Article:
What I'm hoping is it may be possible for some of our respected certified theater and arena riggers to post a few examples of 'How NOT to rig!' from the perspective of educating the well intentioned before they attempt all manner of ill conceived temporary or permanent installations.
Am I feeling an impending swing of the silver deletion hammer?
@dvsDave @derekleffew @gafftaper @egilson1 @What Rigger?
Your thoughts please.
Toodleoo!
Ron Hebbard
 

bobgaggle

Well-Known Member
Seems like the major problem is people don't know what they don't know. Guarantee that "rigger" didn't know what a bridle was or how leg angle affects load. So you want to get people to know that there's a whole world of info that they don't know, and to appreciate the fact that they don't know it. All without telling them enough info to artificially inflate their confidence in their ability to do the job?
 

RonHebbard

Well-Known Member
Premium Member
Seems like the major problem is people don't know what they don't know. Guarantee that "rigger" didn't know what a bridle was or how leg angle affects load. So you want to get people to know that there's a whole world of info that they don't know, and to appreciate the fact that they don't know it. All without telling them enough info to artificially inflate their confidence in their ability to do the job?
@bobgaggle Yes, basically: I'm hoping perhaps if a few of our most credible, experienced, certified theater and / or arena riggers relate enough tales of rigging gone wrong, or in imminent danger of, readers could benefit from the errant follies of others prior to repeating the same errors themselves: Don't blindly advise how to rig from unknown points in unseen venues but instead expose the great unwashed to a few of the errors commonly perpetrated and repeatedly executed by others along with blatantly pointing out the several errors in clear, grammatically correct English, possibly with links to specific directly applicable references.
I would NEVER represent myself as any manner of rigger, that said, I was surprised how long it took to explain to a purportedly experienced touring rigger why his 3 phase 1 ton chain hoist had just snapped the dead end of its chain off its case and unthreaded itself purely due to him having hastily mis-mated his incoming Cam-Loks. The touring rigger kept repeating it had been operating flawlessly at his strike last night thus he was insistent the fault had to be something our crew and venue had done to his hoist. I repeatedly pointed to the phase reversal switch and indicators on his distro / controller and urging him to change it prior to attempting to operate his next hoist.
@bobgaggle I'm really liking @egilson1 's "You can’t stop stupid. You can only slow it down." post. Perhaps CB'ers will contribute a few 'decelerating' tales from their pasts?
Toodleoo!
Ron Hebbard
 

Mac Hosehead

Well-Known Member
I was working in a theater not too long ago and I saw this below where I was located. So what do you do when you want to hang a leg where there are no hang points? Nice steel cable with a wrap around the batten and kept in place with gaff tape. The other side was similar but with jack-chain instead of the cable.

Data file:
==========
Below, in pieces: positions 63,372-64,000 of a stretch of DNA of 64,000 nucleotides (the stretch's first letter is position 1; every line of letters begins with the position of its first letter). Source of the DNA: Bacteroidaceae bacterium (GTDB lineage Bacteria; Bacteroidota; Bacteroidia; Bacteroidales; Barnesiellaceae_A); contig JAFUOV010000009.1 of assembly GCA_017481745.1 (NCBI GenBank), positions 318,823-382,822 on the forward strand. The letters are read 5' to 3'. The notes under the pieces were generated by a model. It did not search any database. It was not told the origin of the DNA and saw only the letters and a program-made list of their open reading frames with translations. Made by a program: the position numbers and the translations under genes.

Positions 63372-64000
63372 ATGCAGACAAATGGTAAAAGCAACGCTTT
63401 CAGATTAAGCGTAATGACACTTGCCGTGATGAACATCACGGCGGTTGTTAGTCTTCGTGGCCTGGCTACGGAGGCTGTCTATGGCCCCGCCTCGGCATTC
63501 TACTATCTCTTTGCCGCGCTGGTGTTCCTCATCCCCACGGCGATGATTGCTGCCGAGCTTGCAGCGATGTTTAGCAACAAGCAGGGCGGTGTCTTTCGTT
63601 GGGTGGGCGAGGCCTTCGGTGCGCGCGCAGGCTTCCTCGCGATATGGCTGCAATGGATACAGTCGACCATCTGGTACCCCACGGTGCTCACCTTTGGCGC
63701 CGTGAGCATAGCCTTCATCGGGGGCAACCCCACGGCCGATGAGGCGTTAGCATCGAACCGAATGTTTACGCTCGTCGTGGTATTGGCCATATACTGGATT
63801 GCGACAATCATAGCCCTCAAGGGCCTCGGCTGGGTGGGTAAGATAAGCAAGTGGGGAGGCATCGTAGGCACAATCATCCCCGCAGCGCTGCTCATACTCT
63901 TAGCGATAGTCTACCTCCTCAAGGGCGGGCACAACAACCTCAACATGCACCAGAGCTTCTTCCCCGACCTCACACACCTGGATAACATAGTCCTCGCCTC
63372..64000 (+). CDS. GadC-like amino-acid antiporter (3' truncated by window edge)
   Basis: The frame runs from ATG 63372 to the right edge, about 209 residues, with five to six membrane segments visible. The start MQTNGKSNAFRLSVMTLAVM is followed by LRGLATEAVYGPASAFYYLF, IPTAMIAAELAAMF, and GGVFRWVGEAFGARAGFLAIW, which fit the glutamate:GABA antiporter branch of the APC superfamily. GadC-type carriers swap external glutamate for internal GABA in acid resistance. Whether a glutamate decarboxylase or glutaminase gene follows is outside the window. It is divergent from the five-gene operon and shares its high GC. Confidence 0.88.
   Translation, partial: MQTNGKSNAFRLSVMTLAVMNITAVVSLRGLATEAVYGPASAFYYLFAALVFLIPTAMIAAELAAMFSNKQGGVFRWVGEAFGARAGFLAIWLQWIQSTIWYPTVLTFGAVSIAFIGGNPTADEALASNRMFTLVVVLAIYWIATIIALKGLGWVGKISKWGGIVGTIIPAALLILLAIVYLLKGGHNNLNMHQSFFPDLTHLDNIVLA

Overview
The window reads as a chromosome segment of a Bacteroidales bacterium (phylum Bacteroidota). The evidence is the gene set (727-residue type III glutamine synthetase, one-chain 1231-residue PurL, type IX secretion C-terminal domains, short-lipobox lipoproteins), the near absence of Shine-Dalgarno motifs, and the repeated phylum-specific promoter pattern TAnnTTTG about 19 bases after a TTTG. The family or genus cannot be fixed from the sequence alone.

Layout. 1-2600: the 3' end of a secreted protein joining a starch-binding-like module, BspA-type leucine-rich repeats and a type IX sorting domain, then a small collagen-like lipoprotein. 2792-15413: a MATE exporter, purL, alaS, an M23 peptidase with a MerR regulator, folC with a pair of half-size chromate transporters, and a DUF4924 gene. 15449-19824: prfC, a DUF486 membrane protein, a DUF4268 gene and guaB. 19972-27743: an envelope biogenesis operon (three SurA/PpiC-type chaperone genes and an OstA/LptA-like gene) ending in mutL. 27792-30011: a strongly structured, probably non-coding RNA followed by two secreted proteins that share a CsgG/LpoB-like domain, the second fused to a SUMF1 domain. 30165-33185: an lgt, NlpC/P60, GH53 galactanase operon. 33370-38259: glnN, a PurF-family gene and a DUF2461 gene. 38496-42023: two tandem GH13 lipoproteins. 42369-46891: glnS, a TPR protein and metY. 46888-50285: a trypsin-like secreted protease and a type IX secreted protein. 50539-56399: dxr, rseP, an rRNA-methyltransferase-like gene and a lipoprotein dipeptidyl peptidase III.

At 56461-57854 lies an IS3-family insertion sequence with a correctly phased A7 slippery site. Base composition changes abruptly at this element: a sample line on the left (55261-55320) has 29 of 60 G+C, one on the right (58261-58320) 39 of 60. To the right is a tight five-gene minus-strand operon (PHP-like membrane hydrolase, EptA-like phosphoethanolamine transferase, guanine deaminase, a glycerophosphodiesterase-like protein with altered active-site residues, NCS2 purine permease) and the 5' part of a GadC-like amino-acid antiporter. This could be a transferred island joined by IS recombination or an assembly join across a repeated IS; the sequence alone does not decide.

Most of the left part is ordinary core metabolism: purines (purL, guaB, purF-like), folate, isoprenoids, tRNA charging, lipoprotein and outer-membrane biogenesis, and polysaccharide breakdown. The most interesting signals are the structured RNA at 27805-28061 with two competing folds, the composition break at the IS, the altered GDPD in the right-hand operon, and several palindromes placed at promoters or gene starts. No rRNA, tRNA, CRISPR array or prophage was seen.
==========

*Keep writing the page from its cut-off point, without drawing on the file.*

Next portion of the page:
RonHebbard

Well-Known Member
Premium Member
I was working in a theater not too long ago and I saw this below where I was located. So what do you do when you want to hang a leg where there are no hang points? Nice steel cable with a wrap around the batten and kept in place with gaff tape. The other side was similar but with jack-chain instead of the cable.
@Mac Hosehead Would you mind concisely pointing out what you find less than ideal with what's pictured?
Toodleoo!
Ron Hebbard
 

Mac Hosehead

Well-Known Member
I would start by saying that I'm not qualified to specify rigging. Like what the judge said about obscenity, I tend to know bad rigging when I see it.

I would say from the picture that the attachment of the steel cable to the batten is inadequate. I would expect the use of proper batten clamps.
 

What Rigger?

I'm so fly....I Neverland.
I thought possibly we could have a thread about ill-conceived rigging by the well intentioned but ill-informed . . .
Herewith two examples from my past:
1; Sometime in the mid 1960's, a friend who drives a civic bus for a living (and highway coaches for a busman's holiday) belonged to a fairly large Anglican church. His young people's group were throwing a party on a weeknight within the church and wanted a mirror ball and lights. I was asked if I could loan him a mirror ball, ball rotator and "some lights" as the group were certain they could handle installing, powering and striking everything. (How hard could it be, you know how that goes.)
Where I was at the time I had access to a British built Furse (Sp?) mirror ball approximately 24" in diameter with an internal 120 volt rotator and a half dozen Altman 6 x 22's lamped with 500T12's, along with a selection of round gobos, gobo holders, donuts, colors, cardboard frames, C-clamps, 20 amp 2P&G extension cables, 2/4's and adapters to standard 15 amp U-ground household males. The ball was quite new, in flawless condition and stored in the padded factory carton in which it had shipped across the pond. At an agreed upon time, my bus-driving friend met me and departed with the ball, four 6x22's, gobo holders, an assortment of circle gobos along with all necessary cables, adapters and spare 500T12's. A week or so later everything was returned all neat and pristine.